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Snaquebite
05-05-2010, 13:49
At least that's what I think it is..

On occasion when I go to on-line banking or other accounts dealing with "money" when I try to log in a screen comes up asking me for ALL if the acct info. It wants PIN, ACCT NR, CVC, etc etc.

Since I have some SA I realize there is something wrong and usually can sign in through another portal or link.

I've run every spyware and mlware program I have but can't seem to stop this.

Any suggestons?

Irishsquid
05-05-2010, 13:54
Sounds almost like a "Man in the Middle," attack, or DNS poisoning. Check your SSL certificates...make sure they are valid, not expired, and issued by a reputable CA...and that they are the CORRECT certificates for the site you are trying to hit.

Also, try running a "netstat -a," from the DOS prompt. That'll show you all your open connections. Look for connections to an unfamiliar IP address, or for listening ports that shouldn't be listening. That can be a big clue for malware on your system.

Snaquebite
05-05-2010, 14:09
I understand what you are saying about certs, but how do recognize which ones are bad?
If I remove too many or the wrong ones what's the damage?

JJ_BPK
05-05-2010, 15:59
I understand what you are saying about certs, but how do recognize which ones are bad?
If I remove too many or the wrong ones what's the damage?

As I understand Certs, they are a bit like a cookie, If you clean them up. the next time you go to a site that your system questions the Cert, You can OK the Cert and get the latest level, or block access.

My SIL got me started using FireFox and I added several security add-ons. It now stops at just about every site and wants to block something. Bit of a pain, but I had problems with a virus in a java script,, it's worth the hassle..

BetterPrivacy
Java COnsole
NoScript
Targeted Advertising Cookie opt-out
SpellBound - no security, but helps

Snaquebite
05-05-2010, 16:16
Cleaned up some certs and things are better. I still have a ton of certs I have no idea what they are...Thinking of cleaning them all out and jusr re-cert when I need to.......

CommoNCO
05-05-2010, 16:25
Sir,

The scrubbing of certs, followed by re-verifying as needed is probably the best idea.

The Army Information Assurance Network is a great source for everyone with AKO access. This page is frequently updated, and is a great security resource.

https://www.us.army.mil/suite/grouppage/97390

badshot
05-05-2010, 17:58
Sir:

The scrubbing of certs, followed by re-verifying as needed is probably the best idea

Good advice


My SIL got me started using FireFox and I added several security add-ons.

Firefox is not a bad choice because fewer people use it and it does have some good free plugins. "Fewer", meaning fewer hacks try to subvert it. I mostly use it, but...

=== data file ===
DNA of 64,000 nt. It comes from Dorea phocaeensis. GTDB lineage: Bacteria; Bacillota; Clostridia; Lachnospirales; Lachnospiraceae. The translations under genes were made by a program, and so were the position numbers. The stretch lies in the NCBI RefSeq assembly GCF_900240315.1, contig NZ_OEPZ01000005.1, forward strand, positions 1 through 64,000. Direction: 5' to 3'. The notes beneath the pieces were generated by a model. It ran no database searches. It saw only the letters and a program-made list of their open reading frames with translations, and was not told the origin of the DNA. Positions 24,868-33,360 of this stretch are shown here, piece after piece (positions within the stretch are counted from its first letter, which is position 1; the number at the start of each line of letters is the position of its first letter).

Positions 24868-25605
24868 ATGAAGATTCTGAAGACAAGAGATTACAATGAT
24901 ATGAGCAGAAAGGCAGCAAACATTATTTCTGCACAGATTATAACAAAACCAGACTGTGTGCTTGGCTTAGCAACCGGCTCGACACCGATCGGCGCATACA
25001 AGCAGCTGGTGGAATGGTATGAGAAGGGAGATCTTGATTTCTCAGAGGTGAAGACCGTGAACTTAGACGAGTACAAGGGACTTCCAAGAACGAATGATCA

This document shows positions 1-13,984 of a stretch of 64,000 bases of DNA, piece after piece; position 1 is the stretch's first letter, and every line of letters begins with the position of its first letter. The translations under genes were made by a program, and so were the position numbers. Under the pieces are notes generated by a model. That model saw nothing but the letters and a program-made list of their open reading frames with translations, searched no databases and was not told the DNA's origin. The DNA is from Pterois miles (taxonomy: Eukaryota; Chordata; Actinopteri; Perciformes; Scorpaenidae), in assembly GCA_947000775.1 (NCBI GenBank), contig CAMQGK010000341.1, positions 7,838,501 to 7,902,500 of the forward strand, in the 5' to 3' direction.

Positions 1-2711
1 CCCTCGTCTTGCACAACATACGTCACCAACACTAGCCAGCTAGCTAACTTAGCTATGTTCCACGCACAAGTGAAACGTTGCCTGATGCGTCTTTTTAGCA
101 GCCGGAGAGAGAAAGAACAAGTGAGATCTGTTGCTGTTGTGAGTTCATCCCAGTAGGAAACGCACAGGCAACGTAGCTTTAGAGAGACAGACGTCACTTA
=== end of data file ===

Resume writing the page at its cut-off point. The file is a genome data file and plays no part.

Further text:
Technically Explorer 8 is safer because it uses things like "Address Space Layout Randomization" (ASLR) for things such as the Program Stack and other data. The Stack and other data areas have long been used to exploit Operating Systems and Programs to gain control of a system. Basically with ASLR your Stack and Data don't end up in the same place in RAM each time its run and/or changes over time, making such an attack very difficult.

Having the program Cache (web browser's) cleared each time you exit the program is a good idea as well. In Explorer it is under the Advanced Settings.

take care and remember to wear protection ;)

bs

Irishsquid
05-05-2010, 23:17
When you go to a "secure," site, "www(dot)yourbank(dot)com," you'll notice instead of http:// you will see https://

If you don't see that, run away.

Second, if you look next to the address bar (in internet explorer) or the bottom-right corner of the screen (firefox) you should see an icon which looks like a lock. If you double-click on it, the certificate information for the current site should come up. It should say: Issued to "www(dot)mybank(dot)com" and issued by "verisign," (or some other TRUSTED certificate authority. Also check the certificate revocation/expiration date. If ANYTHING is not on the up-and-up, call your bank, and tell them you think you are the victim of unauthorized electronic intrusion or browser redirection. Their fraud department should then jump in.

Cleaning out your cert cache periodically is never a bad idea.
There are thousands of other things to look for, but these are a good start.


I apologize if I'm being too "techie," but it's my civvie job. I'm an Intrusion Detection Analyst.

Slantwire
05-10-2010, 22:14